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Photo to Movie Blog

10 Tips for Photographing Kids

Posted August 12th, 2011 by Chris

Taking photos of your children, your friend's and relative's children, or professionally can be a tricky business. They move at a fast pace and aren't always cooperative with your demands for the perfect shot. In this short list, we give you 10 ways to make your kid photography better. Practice will make you better, but you can improve even more by following some simple rules.

A good set of photos will make it easier to make a great looking slide show with Photo to Movie.

1. Take photos from down low to get the scene from the kid's perspective. Get down on your knees or even lay on the ground to find the perfect perspective. This is especially important when photographing babies.

2. Put the kids into a good mood. It's easier to photograph kids doing something they're having fun at doing. If they're not having fun already, take them to the park, play games, read to them, or otherwise get them into a good mood.

3. Try to get some photos when they don't know you're looking — they'll be more natural looking and you're likely to capture some memorable moments. Zoom lenses are good for this. Stand back and zoom into the action from a distance.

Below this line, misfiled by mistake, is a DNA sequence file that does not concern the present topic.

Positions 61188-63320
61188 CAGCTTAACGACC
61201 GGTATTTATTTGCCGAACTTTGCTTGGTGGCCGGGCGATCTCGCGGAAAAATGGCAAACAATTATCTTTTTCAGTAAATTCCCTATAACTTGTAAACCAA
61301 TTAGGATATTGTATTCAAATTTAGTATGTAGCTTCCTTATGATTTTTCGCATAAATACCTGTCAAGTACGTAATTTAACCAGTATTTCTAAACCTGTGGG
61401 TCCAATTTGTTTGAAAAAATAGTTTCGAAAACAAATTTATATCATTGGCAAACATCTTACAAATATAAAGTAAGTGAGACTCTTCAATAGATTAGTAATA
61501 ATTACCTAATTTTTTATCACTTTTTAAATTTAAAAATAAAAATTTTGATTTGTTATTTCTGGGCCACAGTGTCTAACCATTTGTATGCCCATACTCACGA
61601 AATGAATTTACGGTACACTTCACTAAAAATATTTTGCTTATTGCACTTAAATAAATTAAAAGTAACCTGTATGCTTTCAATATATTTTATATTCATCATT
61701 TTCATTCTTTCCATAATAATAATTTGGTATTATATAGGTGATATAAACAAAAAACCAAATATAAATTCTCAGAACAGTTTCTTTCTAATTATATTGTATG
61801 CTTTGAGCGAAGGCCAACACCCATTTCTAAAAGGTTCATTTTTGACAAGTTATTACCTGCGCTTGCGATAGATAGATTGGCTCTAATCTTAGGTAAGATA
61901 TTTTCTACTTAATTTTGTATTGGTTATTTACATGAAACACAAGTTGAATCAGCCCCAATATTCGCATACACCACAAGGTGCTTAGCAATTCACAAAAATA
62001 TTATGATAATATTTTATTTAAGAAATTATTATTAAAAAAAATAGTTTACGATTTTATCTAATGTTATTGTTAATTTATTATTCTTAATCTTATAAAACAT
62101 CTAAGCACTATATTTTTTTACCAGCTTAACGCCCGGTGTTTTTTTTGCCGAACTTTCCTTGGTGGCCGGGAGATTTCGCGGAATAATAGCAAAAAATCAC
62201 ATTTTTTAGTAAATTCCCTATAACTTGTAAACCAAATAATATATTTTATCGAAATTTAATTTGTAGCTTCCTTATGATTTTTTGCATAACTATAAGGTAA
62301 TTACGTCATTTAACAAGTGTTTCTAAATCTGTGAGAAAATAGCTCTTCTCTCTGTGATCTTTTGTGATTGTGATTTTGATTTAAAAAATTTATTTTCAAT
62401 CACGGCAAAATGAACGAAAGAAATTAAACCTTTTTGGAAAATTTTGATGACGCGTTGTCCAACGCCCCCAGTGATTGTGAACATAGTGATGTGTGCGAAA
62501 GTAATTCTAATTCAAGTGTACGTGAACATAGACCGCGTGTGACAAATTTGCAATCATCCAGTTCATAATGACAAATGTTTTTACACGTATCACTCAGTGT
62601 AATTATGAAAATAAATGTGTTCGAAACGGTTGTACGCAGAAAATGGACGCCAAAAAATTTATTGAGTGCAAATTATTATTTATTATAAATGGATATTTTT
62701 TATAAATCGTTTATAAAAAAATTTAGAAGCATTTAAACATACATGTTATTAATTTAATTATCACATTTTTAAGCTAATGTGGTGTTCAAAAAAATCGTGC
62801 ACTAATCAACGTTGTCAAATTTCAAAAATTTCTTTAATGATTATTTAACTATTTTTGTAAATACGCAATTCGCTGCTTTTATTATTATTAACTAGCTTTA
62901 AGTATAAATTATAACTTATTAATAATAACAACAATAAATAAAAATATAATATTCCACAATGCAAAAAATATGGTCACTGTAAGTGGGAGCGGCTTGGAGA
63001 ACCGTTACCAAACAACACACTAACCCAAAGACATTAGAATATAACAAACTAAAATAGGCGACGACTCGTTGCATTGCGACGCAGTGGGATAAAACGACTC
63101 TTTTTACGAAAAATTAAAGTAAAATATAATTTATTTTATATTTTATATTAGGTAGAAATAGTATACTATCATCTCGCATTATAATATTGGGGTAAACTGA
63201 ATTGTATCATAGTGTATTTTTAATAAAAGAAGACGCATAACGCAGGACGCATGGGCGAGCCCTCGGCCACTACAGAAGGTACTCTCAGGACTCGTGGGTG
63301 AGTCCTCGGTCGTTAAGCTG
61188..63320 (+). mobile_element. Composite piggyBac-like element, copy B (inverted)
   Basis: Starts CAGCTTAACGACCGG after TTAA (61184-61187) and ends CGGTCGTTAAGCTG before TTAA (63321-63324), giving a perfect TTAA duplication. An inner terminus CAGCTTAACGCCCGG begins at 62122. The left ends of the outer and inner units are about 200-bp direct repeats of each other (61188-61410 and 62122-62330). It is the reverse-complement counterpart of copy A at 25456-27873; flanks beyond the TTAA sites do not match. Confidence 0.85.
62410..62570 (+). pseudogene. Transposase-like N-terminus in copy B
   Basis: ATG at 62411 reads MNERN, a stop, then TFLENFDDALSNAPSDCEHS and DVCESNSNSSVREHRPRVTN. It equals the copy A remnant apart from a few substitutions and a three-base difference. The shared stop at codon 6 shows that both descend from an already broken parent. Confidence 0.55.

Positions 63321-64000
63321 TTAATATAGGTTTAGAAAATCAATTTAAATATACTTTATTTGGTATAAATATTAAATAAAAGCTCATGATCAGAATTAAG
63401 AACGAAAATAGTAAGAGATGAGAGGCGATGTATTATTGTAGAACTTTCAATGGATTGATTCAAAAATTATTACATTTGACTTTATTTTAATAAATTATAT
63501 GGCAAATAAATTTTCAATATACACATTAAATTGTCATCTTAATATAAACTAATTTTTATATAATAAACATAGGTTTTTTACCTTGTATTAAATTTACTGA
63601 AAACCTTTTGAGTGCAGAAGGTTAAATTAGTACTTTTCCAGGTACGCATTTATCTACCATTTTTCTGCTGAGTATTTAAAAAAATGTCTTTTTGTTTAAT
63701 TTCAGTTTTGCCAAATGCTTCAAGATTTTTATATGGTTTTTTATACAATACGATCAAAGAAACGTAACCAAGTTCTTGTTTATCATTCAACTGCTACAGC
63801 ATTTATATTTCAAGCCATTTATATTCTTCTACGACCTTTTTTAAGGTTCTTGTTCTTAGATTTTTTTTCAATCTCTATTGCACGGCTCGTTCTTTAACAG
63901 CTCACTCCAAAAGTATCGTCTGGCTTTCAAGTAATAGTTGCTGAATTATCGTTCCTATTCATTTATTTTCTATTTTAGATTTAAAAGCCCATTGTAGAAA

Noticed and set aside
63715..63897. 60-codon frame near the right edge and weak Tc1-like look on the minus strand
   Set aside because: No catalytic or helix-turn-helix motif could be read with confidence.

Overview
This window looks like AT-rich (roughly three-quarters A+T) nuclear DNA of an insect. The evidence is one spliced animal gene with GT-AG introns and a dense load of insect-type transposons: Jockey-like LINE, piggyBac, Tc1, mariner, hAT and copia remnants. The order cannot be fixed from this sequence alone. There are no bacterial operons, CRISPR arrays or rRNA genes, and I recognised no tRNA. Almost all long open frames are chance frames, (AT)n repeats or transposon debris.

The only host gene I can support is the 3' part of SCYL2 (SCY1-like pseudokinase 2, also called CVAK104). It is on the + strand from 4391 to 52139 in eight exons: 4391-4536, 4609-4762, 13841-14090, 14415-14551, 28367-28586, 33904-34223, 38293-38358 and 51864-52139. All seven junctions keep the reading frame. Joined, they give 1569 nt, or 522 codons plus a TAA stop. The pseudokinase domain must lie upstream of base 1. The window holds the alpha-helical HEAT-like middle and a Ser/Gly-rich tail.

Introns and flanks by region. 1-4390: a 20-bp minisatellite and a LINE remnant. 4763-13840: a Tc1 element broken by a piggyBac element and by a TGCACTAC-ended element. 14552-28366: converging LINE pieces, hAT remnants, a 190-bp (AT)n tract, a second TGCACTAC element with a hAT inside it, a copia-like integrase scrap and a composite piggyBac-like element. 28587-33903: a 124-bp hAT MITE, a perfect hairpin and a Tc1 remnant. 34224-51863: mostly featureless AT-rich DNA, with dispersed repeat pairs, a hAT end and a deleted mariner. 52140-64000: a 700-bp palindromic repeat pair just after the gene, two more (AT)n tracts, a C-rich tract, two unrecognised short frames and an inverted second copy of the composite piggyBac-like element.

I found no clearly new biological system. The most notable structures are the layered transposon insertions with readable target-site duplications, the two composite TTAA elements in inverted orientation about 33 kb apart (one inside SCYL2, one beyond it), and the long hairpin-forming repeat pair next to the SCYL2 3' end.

4. Help them smile for group shots. If you're taking a group photo, it's going to be tough to get them all smiling at once. So either use a camera that waits for them to smile (yes, they exist!) or just do the best you can. Many times, the promise of a silly picture to end the sequence will get them to cooperate just long enough to get the formal shot.

5. Make sure the kids dress well. This doesn't work well for spontaneous shots, but if you can plan it out, plan the clothes too. You can also add their favorite toy or stuffed animal to the shot.

6. Keep the composition of the shot simple with uncluttered backgrounds and just a few kids at once. Use a wide aperture setting to blur the background if you have enough light.

7. Shoot when the light is right: early morning or around sunset for nice lighting effects. Overcast days and shady spots are usable too with a good flash.

8. Utilize different focal lengths to get a variety of angles and perspectives. A wide angle lens, kit lens, and zoom lens can all be interchanged during the session. Keep your shutter speed fast for action shots and aperture narrow for maximum depth of field. Adjust both for special shots.

9. Include the parents and other people in some of the shots. Another person can help add context or story to your photos and highlight relationships.

10. Take lots of photos and experiment. It's difficult to predict how a smile will look after the shot is taken. Some shots that you meticulously plan will end up in the trash and some shots that were afterthoughts will be the best photos of the session. Take extra photos.

And last of all, bring your photos into Photo to Movie and show them to your kids with a slide show.

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